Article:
Interest-rate sensitive growth stocks such as technology lagged the broader market in the last session before the fourth-quarter earnings season starts in earnest.
Several Fed officials spoke publicly about battling high inflation with Lael Brainard the latest, and most senior, US central banker signaling that the Fed was getting ready to start raising rates in March.
Other officials, including Chicago Fed President Charles Evans, talked about the need for tighter policy while Philadelphia Fed President Patrick Harker also discussed a March rate hike after San Francisco Fed President Mary Daly had mentioned a March lift-off late on Wednesday.
“When Brainard says we’ve got to do something, they’re going do something,” said Brad McMillan, chief investment officer for Commonwealth Financial Network, an independent broker-dealer in Waltham, Massachusetts. He said Brainard’s comments were particularly striking coming from one of the Fed’s most dovish officials.
“There doesn’t seem to be much debate left within the Fed about what direction they’re going, and not even much about how fast they should get there,” he added.
The Dow Jones Industrial Average fell 0.49 percent, to 36,114, the S&P 500 lost 1.42 percent, to 4,659 and the Nasdaq Composite closed at 14,807.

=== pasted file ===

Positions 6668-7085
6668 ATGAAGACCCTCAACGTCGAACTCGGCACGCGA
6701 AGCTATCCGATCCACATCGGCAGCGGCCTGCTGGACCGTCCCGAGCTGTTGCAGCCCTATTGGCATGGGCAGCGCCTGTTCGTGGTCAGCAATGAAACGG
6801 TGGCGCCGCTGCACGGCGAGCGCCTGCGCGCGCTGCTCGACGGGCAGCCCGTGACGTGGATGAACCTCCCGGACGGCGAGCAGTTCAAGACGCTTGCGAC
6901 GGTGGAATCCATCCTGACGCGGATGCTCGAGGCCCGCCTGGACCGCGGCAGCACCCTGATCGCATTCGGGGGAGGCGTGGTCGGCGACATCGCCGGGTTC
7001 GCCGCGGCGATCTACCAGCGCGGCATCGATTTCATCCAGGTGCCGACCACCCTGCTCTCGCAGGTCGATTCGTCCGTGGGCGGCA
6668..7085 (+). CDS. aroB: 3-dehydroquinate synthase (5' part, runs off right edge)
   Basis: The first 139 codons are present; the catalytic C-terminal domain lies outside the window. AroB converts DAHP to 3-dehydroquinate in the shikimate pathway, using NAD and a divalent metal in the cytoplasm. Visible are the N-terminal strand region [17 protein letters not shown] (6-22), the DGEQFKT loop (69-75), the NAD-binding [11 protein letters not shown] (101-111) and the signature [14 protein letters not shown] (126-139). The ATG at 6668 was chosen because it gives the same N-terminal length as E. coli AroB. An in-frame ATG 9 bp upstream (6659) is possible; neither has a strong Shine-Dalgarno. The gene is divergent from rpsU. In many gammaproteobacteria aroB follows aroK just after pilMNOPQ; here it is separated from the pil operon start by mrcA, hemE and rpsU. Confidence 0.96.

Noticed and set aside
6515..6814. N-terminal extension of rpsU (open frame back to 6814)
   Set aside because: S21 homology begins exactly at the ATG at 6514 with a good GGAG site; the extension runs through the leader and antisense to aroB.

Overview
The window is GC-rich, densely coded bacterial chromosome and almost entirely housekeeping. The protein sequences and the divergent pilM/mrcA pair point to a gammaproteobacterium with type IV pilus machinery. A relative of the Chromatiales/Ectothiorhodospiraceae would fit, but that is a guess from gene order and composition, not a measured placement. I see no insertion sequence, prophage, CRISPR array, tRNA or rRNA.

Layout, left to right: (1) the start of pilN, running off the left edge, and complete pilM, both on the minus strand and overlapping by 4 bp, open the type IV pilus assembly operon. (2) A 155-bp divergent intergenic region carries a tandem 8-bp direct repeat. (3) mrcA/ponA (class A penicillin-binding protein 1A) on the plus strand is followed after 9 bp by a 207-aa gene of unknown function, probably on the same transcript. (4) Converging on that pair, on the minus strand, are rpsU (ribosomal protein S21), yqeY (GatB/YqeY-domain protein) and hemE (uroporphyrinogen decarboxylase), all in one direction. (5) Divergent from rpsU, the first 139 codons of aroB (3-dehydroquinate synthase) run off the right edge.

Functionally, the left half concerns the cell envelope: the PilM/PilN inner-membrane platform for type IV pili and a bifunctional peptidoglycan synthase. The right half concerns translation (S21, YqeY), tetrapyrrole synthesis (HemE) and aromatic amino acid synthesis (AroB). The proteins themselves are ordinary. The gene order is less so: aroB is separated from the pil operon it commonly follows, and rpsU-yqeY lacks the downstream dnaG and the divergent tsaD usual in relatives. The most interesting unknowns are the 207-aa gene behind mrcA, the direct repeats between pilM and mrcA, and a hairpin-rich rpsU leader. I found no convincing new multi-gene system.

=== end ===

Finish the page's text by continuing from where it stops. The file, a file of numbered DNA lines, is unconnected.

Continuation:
Nasdaq’s decline its biggest one-day percentage loss since January 5 when it fell 3.4 percent in a single session after hawkish Fed minutes were released for the December meeting. It did not help that Thursday’s rate hike talk had followed the technology-laden Nasdaq’s 1.7 percent advance in this week’s first three sessions.
Even though US Treasury 10-year yields fell on Thursday, investors focused on profit taking, said Sameer Samana, senior global market strategist at Wells Fargo Investment Institute in St. Louis.
“We had a pretty nice rebound in the Nasdaq the last few days, so there might just be some lingering nervousness around rates the Fed and some profit taking, especially ahead of earnings,” said the strategist.
Samana described Brainard’s comments as “a psychological hit to those hoping that there was some dissent to starting rate hikes sooner rather than later.”
Wells Fargo followed Goldman Sachs, JPMorgan and Deutsche Bank in forecasting that the Fed might raise interest rates four times this year. (Reuters)